A security official for Loudoun County Public Schools in Virginia directed principals to obtain a warrant from a magistrate if students attempted to enter the school without wearing a mask, the latest escalation in the commonwealth’s mask wars.
An email sent by Loudoun County Public Schools Director of Safety and Security John Clark to the district’s principals and viewed by the Washington Examiner shows Clark outlined a series of steps they should take to enforce the district’s mask mandate, including how to obtain a warrant from a magistrate and limiting parental access to school buildings.
The email was sent on Feb. 1 and came as Loudoun elected to defy Gov. Glenn Youngkin’s executive order allowing parents to opt their children out of school mask mandates.
A state judge in Arlington issued a temporary restraining order against Youngkin’s order Friday, which the governor’s office said would be appealed.
Clark told Loudoun’s principals that the Loudoun Police Department and the Loudoun County Sheriff’s Office had informed the district that they would not “enforce a suspension letter/no trespass without a trespass summons/warrant being issued from a magistrate.”
“If you determine that an individual should be trespassed then a school admin representative, in conjunction with S&S Coordinator Rich Thomas, will proceed to the magistrate to swear out a trespass summons/warrant,” the email says. “School admin will meet Rich Thomas at the Safety & Security office and then proceed to the magistrate, which is located next to our office.”
Thomas serves as the district’s safety and security coordinator.
If the warrant is obtained, the email says, it “will be served by law enforcement,” a process that could take “up to 24 hours.” Clark also outlined steps schools should take against parents, including restricting visitation access.
“Parents should only be admitted at your discretion,” Clark said, and he recommended schools establish “outdoor parent gathering areas,” bring students to parents picking them up, and restrict used entrances to “help staff control potential incoming adults.”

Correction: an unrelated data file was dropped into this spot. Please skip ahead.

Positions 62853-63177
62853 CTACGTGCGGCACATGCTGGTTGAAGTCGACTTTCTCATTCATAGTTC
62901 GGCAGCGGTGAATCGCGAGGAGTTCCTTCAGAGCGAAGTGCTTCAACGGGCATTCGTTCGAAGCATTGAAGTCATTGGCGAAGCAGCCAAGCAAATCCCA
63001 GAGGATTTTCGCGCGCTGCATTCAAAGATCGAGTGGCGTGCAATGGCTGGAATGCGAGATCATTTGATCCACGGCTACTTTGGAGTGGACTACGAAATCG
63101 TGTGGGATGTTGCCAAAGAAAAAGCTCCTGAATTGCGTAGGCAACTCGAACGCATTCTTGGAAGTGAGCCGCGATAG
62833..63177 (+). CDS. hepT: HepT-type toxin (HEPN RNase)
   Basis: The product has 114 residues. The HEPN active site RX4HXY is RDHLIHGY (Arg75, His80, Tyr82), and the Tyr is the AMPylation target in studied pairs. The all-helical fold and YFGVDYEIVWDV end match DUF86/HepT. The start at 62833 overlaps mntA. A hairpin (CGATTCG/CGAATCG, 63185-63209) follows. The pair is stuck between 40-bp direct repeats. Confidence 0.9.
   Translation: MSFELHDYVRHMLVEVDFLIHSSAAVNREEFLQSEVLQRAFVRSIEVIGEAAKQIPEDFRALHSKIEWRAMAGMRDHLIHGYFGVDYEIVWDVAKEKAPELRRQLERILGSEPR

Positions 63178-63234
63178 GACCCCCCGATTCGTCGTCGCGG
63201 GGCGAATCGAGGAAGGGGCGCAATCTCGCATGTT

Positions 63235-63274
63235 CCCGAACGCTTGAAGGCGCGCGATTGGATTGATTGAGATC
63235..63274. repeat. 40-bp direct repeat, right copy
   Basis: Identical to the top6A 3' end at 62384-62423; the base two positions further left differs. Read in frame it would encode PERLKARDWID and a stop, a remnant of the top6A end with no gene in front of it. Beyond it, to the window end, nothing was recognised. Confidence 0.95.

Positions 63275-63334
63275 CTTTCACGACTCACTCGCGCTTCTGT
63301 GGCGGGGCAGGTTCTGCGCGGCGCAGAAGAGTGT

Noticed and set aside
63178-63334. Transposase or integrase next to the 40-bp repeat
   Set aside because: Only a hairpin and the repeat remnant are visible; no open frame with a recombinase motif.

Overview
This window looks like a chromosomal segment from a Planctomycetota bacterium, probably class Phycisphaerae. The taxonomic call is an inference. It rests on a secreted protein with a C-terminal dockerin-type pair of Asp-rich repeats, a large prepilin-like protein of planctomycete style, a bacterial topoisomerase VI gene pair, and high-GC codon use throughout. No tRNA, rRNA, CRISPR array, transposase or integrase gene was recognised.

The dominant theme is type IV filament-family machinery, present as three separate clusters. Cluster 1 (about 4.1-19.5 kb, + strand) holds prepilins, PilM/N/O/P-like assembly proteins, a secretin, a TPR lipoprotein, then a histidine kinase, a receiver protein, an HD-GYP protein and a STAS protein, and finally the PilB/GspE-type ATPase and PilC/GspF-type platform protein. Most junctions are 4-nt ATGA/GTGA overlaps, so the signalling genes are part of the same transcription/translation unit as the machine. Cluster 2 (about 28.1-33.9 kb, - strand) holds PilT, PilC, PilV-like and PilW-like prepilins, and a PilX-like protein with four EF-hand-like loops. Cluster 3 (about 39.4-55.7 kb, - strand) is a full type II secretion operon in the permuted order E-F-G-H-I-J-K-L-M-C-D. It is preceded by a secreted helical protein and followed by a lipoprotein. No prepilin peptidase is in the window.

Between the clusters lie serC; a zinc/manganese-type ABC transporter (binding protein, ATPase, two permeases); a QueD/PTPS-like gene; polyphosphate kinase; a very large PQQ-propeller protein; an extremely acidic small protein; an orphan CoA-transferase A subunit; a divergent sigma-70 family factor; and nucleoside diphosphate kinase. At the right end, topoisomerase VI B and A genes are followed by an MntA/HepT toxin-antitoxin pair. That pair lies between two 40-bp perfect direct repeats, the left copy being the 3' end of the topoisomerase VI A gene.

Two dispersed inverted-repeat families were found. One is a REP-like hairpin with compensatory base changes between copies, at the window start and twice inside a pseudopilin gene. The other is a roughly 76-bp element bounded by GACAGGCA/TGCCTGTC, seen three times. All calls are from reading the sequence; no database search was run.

“While parents have certain educational rights they do NOT have the right to enter your school without proper vetting and permission,” Clark wrote.
Clark’s email came three days before Loudoun Superintendent Scott Ziegler issued a statement attempting to disprove reports that the school district was having students who did not wear masks arrested on charges of trespassing.
“LCPS does not have the authority to arrest or charge any suspended students or their parents for trespassing,” Ziegler said. “Furthermore, LCPS has not requested that local law enforcement charge any student with trespassing in connection with recent suspensions.”
Ziegler said no Loudoun County students had been arrested on charges of trespassing and that “media accounts stating that LCPS is arresting students are not accurate, and create fear and potential harm for our students.”
“Any student who is suspended from school and returns to school property, without administrative permission, may be issued a trespass notice,” Ziegler said. “This is standard practice and a warning that appears on all suspension notices. Again, students suspended for defiance of COVID mitigation protocols will not be charged with trespassing.”
Loudoun County Public Schools and Clark did not respond to requests for comment.